Help me help other architects! This blog is an excerpt from the first draft of my book: Breaking the Box: Explode out of Architecture School to a Successful Career as an Architect. You can help by leaving a critique in the comment section below. And if you are just starting I suggest you check out the table of contents for an easy road map. Thx you rock! -Steve
In the last section, I shared Why Architects Should Delegate. When you delegate you will help yourself grow, you will help your colleagues grow and you will help your firm grow. Delegation is one of the hallmarks of a good leader.
We know that delegation is a good thing yet we all struggle with it. Myself included. To help everyone I have put together:
5 Steps to Effective Delegation
Step 1 - You Gotta Have Faith
I will be the first to admit that I sometimes get nervous in the abilities of my colleagues. In my head I may be thinking:
“But this person has never worked on a hotel.” Or “They just started working in Revit last week and they are going to mess this up!”
The issue is not with my helper. The real issue is with me. My lack of trust makes it hard to make the delegation leap.
We can not wait around for the perfect team members to show up. We need to work with whom ever is available. And that is o.k. I didn’t come out of the womb knowing how to design a hotel and operate a computer. Someone once delegated and taught me.
Sometimes you gotta have faith.
Step 2 - Start with the Why
Through out my career, when people have delegated work to me, it has started one of two ways.
Intro #1: “Steve, here is a stack of redlines that we need by Thursday.”
Intro #2: “Steve, we have a Design Development Deadline for the new city high school. It is located at the corner of Main and Walnut Street. Can you please focus on the elevation and section sheets. Sally will be working on the plan sheets and Ashley is working on details. We will need everything completed by Thursday.”
With just a couple of extra sentences you can empower your staff by letting them know: why, what and when. They will be more responsive and will feel like an important member of the team. It is also a good idea to have your team repeat the instructions back to you.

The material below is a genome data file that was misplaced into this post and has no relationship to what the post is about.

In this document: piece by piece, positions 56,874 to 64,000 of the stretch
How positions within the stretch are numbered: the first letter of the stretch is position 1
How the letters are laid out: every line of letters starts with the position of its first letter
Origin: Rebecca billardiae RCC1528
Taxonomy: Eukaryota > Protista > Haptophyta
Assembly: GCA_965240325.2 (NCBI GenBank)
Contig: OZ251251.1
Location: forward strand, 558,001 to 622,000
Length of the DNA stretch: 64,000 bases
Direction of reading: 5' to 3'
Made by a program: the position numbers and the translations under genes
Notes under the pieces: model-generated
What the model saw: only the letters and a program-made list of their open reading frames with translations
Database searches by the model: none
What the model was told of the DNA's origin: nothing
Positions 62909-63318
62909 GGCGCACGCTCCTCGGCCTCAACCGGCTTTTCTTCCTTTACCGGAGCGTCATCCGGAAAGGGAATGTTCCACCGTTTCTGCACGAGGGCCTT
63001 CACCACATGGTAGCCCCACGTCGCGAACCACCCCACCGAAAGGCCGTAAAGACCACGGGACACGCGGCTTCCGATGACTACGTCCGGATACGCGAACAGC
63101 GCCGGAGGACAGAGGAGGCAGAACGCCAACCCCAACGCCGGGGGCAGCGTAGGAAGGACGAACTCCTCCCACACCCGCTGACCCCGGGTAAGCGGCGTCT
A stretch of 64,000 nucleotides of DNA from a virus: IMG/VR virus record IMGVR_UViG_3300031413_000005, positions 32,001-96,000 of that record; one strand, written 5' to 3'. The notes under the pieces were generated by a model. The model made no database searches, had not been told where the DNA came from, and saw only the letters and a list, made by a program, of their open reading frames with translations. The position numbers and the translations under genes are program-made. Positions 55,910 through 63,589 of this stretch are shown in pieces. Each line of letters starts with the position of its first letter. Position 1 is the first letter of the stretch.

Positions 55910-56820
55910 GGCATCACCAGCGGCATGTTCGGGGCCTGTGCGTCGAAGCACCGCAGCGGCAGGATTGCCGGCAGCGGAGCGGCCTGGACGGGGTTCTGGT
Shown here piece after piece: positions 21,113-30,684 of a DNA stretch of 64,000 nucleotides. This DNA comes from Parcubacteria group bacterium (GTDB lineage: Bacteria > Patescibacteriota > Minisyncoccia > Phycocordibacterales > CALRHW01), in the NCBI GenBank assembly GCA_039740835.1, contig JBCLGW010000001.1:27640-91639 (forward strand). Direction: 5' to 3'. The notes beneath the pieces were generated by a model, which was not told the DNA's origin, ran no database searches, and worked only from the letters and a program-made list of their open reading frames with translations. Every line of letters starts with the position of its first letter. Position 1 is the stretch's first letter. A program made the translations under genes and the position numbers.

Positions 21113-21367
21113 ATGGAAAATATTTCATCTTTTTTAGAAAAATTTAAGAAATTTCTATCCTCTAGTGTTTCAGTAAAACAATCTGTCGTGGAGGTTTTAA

Step 3 - Check, Check, and Check
Faith and a good hand off will only get you so far. You still need to follow up with your team and check the work. Set up a time and frequency for these reviews. I prefer to meet with my team near the end of the day. This frees up the peak morning hours for work and allows everyone to plan for the next day. You may need to meet more frequently for shorter deadlines and for more junior level staff.
It is also wise to spontaneously check in with your helper. Often people are reluctant to ask questions. These random encounters are a good time to answer those questions and fill any gaps.
Step 4 – Embrace Teachable Moments
Hey man! Nobody is perfect. When mistakes occur, embrace them as teachable moments. This is how people learn.
One of my delegating mishaps is that I often overlook minor errors. For example, I will notice that one of the items that I asked of my helper was incomplete. They did 9 out of the 10 things I asked but there was this one little thing. Rather than bring it to the person’s attention I will make the change myself. “It will be quicker for me to just do it myself,” I think.
This is a missed opportunity. The helper may not have known that they made the error and will not learn from the mistake. On the other hand, I may have not properly explained the task, and have missed an opportunity to improve myself.
“Experience is simply the name we give our mistakes.” –Oscar Wilde
Step 5 – Say Thank You
This is the easy part. Say thank you. When you delegate, you open the door so that people can help you. This is an amazing thing. Saying thank you strengthens the team and enhances synergy.
I have to confess that this chapter was a challenge to write because I struggle with delegation. I really like to hold on to things. But I am getting better. In fact, the process of writing this book has highlighted many weak points in my skillset. Sometimes we know what we should do, but don’t always do it.
I could use your help. Do you have a story or tips you could share on delegating? Tell me your story in the comment section below or shoot me an email at firstname.lastname@example.org. Thank you in advance.
Another chapter in the books!
Chapter 21 by the Numbers
· 1,705 words
· 6.8 – Translates into approximately 6.8 pages in book form.
· 3 – Blog Posts
· 10 – Hours to Write and Post on Blog
· 6 – Stretched over 6 calendar days.
· 1.13 – Average book pages written per day.
The Book by the Numbers
· 37,339 – Total Words
· 149 – Total Pages
· 55 – Total Blog Posts
· 220 – Goal for final page count.
· 130– Days Since Starting
· 1.14 – Average book pages written per day.
· 73 – Estimated days to completion of first draft. (220-149) / 1.14) = 62
· 18– Chapters down.
· 10 – Chapters to go.
· 0– New subscribers to the Breaking the Box Email Newsletter
· 48 – Total subscribers to the Breaking the Box Email Newsletter